Backward causation, isolation and the pursuit of justice
David Bourget (Western Ontario)
David Chalmers (ANU, NYU)
Rafael De Clercq
Jack Alan Reynolds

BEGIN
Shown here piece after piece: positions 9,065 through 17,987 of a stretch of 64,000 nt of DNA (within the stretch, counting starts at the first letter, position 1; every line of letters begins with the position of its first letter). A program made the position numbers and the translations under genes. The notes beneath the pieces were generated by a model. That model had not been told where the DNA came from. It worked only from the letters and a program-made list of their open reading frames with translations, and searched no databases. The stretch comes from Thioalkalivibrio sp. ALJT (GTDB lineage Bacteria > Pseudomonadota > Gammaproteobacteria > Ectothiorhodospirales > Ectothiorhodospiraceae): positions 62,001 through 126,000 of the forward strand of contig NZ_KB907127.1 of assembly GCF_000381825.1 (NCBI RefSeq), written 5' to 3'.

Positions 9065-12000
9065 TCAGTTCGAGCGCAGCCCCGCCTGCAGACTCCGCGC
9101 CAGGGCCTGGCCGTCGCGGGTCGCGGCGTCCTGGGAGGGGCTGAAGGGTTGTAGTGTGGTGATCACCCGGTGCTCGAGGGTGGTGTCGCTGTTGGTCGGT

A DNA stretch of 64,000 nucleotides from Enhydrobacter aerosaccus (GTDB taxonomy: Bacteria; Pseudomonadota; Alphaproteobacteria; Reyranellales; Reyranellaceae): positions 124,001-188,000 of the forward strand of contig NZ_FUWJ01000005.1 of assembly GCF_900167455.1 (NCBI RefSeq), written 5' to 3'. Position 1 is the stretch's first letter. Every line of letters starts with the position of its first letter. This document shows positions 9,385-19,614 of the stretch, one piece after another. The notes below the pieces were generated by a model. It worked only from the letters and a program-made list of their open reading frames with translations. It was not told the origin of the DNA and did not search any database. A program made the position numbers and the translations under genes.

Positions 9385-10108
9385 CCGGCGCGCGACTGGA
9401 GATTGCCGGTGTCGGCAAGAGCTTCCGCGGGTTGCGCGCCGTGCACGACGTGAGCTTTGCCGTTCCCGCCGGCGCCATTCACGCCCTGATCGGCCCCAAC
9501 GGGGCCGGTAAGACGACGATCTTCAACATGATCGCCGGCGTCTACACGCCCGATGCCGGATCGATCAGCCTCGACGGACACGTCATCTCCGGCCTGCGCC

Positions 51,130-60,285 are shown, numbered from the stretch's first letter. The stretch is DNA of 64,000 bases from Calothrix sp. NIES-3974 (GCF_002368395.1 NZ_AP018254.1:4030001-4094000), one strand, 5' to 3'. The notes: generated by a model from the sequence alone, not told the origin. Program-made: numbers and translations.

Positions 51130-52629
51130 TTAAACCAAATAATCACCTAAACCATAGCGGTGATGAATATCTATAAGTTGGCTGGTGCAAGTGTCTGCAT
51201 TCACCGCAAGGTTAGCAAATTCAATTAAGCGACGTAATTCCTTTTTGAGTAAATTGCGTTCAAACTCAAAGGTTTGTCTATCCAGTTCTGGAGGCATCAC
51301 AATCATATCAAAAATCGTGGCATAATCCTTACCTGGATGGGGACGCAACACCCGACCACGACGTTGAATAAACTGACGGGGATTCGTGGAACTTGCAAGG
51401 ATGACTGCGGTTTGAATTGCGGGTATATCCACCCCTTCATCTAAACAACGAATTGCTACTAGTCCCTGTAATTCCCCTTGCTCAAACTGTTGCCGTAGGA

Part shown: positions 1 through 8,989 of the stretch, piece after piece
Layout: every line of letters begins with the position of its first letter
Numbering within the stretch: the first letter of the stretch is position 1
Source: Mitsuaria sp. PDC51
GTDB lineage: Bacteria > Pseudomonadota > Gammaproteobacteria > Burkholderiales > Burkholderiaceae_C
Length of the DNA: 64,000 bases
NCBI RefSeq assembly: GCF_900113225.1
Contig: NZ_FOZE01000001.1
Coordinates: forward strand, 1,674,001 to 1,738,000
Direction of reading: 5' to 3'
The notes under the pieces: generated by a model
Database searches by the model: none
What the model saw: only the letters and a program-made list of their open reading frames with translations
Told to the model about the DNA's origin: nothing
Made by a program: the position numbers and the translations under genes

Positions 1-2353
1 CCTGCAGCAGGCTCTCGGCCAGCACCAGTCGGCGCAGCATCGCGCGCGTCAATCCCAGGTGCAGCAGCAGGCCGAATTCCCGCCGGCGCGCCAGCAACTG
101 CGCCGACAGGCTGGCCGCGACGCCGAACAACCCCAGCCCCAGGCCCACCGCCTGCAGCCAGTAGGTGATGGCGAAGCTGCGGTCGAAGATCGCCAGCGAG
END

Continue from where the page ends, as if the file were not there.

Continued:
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The recent operationalization of the famous Newcomb's game by Schmidt (1998) offers an interesting and thought-provoking look at the plausibility of backward causation in a Newtonian universe. Hereby we investigate two details of the Schmidt's scenario which may, at least in principle, invalidate his conclusion in two different domains: one dealing with the issue of Newtonian predictability in specific instance of human actions, and the other stemming from a possible strategy aimed at obviating the anthropically oriented view of backward causation as applied to a judicial and ethical problem posed by a version of the scenario. We conclude that the scenario is at least to be more complex than originally presented in order to remain viable. However, it points to a very deep and delicate question of compatibility of backward causation with the conventional ethical standards.
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